We’re starting to get into the less popular methods of coin naming here. People tend to name coins after events only once the infrastructure of civilisation – actual currency, governance, language – have got settled. In other words, it’s less a bunch of people going, “What do we call this strange new substance by which we barter?”, and more someone in power wondering, “Oh, fine, what do we call this one?”

The Romans had a couple of these from their conquests: the dacicus, for example, was a gold coin issued by the Roman emperor Domitian to celebrate the Roman victory against the Dacians.


A Bostwanan two pula coin. Source.

And then some coins get named after abstract ideas. There’s a number of these from the various African nations that achieved independence in the mid-twentieth century: for example the Angolan kwanza (introduced in 1977, following Angola’s independence) is likely to have come from the Swahili kwanza, meaning “beginning”, while Zambia and Malawi both use the kwacha (a Chinyanja or Chichewa word meaning “it has dawned”). Meanwhile, Botswana determined its currency by consulting the public, and ended up with the pula: the word means “rain”, a scarce resource in the country, and therefore of great value.

Bonus round: the penny

There’s no definitive source for the British penny or the German pfennig, but they do both come from the same root: the use of the word “penny” is first attested in 1394, as a variant of old English peni, although we also see pennig, penning, and pending in use. There’s a lot of cognates among other Germanic languages. It might come from the Old High German pfant meaning “pledge or debt”, although it could also have come from Old High German panning meaning “frypan” (due to the shape of the coin), or even from ponding, a borrowing of the Latin pondus (“pound”). One other possibility is that it comes from the Punic PN,10 meaning “face”, as early Carthiginian currency often featured the face of Tanit, goddess of fertility on it. Who knows? But it’s worth noting that not every word for money needs a clean-cut origin.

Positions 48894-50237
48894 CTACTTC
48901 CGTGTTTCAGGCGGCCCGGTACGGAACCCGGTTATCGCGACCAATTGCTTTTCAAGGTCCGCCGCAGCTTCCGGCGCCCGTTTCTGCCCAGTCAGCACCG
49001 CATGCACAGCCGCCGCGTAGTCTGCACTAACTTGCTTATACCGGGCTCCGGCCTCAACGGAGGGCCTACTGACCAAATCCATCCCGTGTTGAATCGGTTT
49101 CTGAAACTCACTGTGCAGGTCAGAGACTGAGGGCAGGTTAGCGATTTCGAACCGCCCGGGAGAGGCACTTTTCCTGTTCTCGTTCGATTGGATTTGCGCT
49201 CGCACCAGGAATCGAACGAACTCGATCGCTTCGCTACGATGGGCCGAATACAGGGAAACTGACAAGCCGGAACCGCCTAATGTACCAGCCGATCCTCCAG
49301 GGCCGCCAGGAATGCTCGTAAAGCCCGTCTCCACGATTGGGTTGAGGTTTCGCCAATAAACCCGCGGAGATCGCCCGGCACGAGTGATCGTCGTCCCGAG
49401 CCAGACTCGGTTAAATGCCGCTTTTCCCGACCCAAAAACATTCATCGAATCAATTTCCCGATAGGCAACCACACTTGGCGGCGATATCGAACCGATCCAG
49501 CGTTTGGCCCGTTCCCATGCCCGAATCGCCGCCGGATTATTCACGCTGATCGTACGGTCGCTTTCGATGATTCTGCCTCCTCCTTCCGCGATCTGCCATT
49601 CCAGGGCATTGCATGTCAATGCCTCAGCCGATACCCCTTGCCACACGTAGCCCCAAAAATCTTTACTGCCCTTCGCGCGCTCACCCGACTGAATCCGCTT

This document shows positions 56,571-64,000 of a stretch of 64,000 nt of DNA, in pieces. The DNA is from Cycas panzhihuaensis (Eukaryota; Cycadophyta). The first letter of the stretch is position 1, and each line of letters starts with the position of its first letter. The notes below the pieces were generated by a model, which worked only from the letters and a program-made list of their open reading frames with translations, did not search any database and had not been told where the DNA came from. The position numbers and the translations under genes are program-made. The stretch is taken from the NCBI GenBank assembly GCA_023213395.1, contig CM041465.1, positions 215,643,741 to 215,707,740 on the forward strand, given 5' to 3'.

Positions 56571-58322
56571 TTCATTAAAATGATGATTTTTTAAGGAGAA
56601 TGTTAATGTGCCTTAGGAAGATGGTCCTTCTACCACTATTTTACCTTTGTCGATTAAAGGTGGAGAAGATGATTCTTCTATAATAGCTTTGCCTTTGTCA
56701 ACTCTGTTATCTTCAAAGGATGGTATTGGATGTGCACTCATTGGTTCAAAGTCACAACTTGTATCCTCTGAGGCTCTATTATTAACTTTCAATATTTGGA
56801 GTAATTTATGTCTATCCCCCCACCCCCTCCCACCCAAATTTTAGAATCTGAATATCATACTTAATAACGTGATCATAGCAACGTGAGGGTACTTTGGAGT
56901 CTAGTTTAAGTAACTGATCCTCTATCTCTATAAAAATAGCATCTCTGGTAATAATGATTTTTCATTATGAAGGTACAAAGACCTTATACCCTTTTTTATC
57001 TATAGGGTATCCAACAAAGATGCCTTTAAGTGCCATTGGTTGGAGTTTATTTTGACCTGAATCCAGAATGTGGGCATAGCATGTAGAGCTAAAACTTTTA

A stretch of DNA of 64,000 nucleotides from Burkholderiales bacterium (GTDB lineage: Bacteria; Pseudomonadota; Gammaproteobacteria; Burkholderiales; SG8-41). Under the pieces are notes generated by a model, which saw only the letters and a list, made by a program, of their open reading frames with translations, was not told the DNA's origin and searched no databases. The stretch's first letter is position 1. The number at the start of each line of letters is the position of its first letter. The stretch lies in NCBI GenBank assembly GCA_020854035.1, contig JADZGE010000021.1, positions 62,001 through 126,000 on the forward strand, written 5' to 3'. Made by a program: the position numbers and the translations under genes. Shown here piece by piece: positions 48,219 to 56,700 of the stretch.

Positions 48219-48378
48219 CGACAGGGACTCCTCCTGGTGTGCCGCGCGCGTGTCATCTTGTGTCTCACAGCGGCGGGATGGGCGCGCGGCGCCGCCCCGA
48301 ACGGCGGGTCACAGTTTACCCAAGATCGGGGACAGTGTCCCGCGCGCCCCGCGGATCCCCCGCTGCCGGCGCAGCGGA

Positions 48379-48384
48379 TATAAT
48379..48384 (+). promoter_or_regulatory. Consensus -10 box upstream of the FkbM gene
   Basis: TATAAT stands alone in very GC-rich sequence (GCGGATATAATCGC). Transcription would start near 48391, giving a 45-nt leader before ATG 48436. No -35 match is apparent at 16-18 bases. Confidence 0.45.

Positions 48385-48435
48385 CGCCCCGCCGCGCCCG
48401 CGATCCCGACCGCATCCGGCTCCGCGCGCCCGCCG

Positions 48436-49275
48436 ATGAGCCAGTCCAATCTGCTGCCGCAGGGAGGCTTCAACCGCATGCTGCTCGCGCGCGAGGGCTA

Finally, a conclusion

So there we have it! It’s not exhaustive, but it’s hopefully a good overview of the kinds of patterns you see in the real world. There’s definitely some patterns worth noting here, if you haven’t spotted them already: early civilisations almost invariably name their coins after measures - the measures that the coins represent (whether that’s weight or quantity or length). Later coins are often named after divisions, multiples, or sizes (tenth-coins, or six-coins, or big-coins, or small-coins; silver-coins or gold-coins). Once things are settled, new coins will be introduced: their names probably depend on the context of their introduction. Adding a new coin to fill a gap? Call it a “big coin” or a “small coin” or a “bronze coin”. Adding it to set a standard? Call it a “standard coin” or a “royal coin”.